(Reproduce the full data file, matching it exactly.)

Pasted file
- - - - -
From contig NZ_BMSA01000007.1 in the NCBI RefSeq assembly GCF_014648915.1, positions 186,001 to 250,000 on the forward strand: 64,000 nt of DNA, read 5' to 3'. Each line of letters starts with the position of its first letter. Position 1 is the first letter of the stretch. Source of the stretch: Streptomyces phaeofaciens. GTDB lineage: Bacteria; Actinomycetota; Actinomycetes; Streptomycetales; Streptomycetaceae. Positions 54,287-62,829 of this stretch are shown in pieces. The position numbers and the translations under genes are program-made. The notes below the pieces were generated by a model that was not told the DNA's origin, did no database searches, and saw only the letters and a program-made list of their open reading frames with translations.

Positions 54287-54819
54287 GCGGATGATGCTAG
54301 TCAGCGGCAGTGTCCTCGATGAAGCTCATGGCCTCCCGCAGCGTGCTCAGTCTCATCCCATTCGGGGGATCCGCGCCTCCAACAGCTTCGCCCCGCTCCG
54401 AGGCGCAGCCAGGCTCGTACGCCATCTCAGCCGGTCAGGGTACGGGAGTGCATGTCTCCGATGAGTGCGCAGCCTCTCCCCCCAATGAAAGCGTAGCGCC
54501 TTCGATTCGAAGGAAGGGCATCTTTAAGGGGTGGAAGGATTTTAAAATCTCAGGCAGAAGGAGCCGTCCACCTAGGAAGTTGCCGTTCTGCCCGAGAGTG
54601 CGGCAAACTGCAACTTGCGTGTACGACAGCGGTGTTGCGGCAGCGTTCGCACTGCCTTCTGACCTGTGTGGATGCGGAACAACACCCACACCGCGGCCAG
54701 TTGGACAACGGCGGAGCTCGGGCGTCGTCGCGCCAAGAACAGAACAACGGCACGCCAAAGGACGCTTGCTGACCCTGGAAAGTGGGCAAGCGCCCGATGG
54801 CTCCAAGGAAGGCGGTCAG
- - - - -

From contig NZ_BMSA01000007.1 in the NCBI RefSeq assembly GCF_014648915.1, positions 186,001 to 250,000 on the forward strand: 64,000 nt of DNA, read 5' to 3'. Each line of letters starts with the position of its first letter. Position 1 is the first letter of the stretch. Source of the stretch: Streptomyces phaeofaciens. GTDB lineage: Bacteria; Actinomycetota; Actinomycetes; Streptomycetales; Streptomycetaceae. Positions 54,287-62,829 of this stretch are shown in pieces. The position numbers and the translations under genes are program-made. The notes below the pieces were generated by a model that was not told the DNA's origin, did no database searches, and saw only the letters and a program-made list of their open reading frames with translations.

Positions 54287-54819
54287 GCGGATGATGCTAG
54301 TCAGCGGCAGTGTCCTCGATGAAGCTCATGGCCTCCCGCAGCGTGCTCAGTCTCATCCCATTCGGGGGATCCGCGCCTCCAACAGCTTCGCCCCGCTCCG
54401 AGGCGCAGCCAGGCTCGTACGCCATCTCAGCCGGTCAGGGTACGGGAGTGCATGTCTCCGATGAGTGCGCAGCCTCTCCCCCCAATGAAAGCGTAGCGCC
54501 TTCGATTCGAAGGAAGGGCATCTTTAAGGGGTGGAAGGATTTTAAAATCTCAGGCAGAAGGAGCCGTCCACCTAGGAAGTTGCCGTTCTGCCCGAGAGTG
54601 CGGCAAACTGCAACTTGCGTGTACGACAGCGGTGTTGCGGCAGCGTTCGCACTGCCTTCTGACCTGTGTGGATGCGGAACAACACCCACACCGCGGCCAG
54701 TTGGACAACGGCGGAGCTCGGGCGTCGTCGCGCCAAGAACAGAACAACGGCACGCCAAAGGACGCTTGCTGACCCTGGAAAGTGGGCAAGCGCCCGATGG
54801 CTCCAAGGAAGGCGGTCAG